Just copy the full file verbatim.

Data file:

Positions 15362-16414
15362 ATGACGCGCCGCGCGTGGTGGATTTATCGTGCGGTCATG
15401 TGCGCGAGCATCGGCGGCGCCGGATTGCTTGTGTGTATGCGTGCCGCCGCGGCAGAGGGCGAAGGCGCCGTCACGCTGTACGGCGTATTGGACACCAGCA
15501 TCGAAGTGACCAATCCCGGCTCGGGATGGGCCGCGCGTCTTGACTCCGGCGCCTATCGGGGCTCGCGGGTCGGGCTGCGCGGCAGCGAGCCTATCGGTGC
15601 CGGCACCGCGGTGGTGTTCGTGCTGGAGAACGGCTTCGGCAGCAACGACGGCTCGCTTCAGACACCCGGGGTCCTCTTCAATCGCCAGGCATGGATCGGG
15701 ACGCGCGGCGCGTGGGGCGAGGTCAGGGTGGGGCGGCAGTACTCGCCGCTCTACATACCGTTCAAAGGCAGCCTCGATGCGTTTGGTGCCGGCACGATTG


Positions 15362-16414
15362 ATGACGCGCCGCGCGTGGTGGATTTATCGTGCGGTCATG
15401 TGCGCGAGCATCGGCGGCGCCGGATTGCTTGTGTGTATGCGTGCCGCCGCGGCAGAGGGCGAAGGCGCCGTCACGCTGTACGGCGTATTGGACACCAGCA
15501 TCGAAGTGACCAATCCCGGCTCGGGATGGGCCGCGCGTCTTGACTCCGGCGCCTATCGGGGCTCGCGGGTCGGGCTGCGCGGCAGCGAGCCTATCGGTGC
15601 CGGCACCGCGGTGGTGTTCGTGCTGGAGAACGGCTTCGGCAGCAACGACGGCTCGCTTCAGACACCCGGGGTCCTCTTCAATCGCCAGGCATGGATCGGG
15701 ACGCGCGGCGCGTGGGGCGAGGTCAGGGTGGGGCGGCAGTACTCGCCGCTCTACATACCGTTCAAAGGCAGCCTCGATGCGTTTGGTGCCGGCACGATTG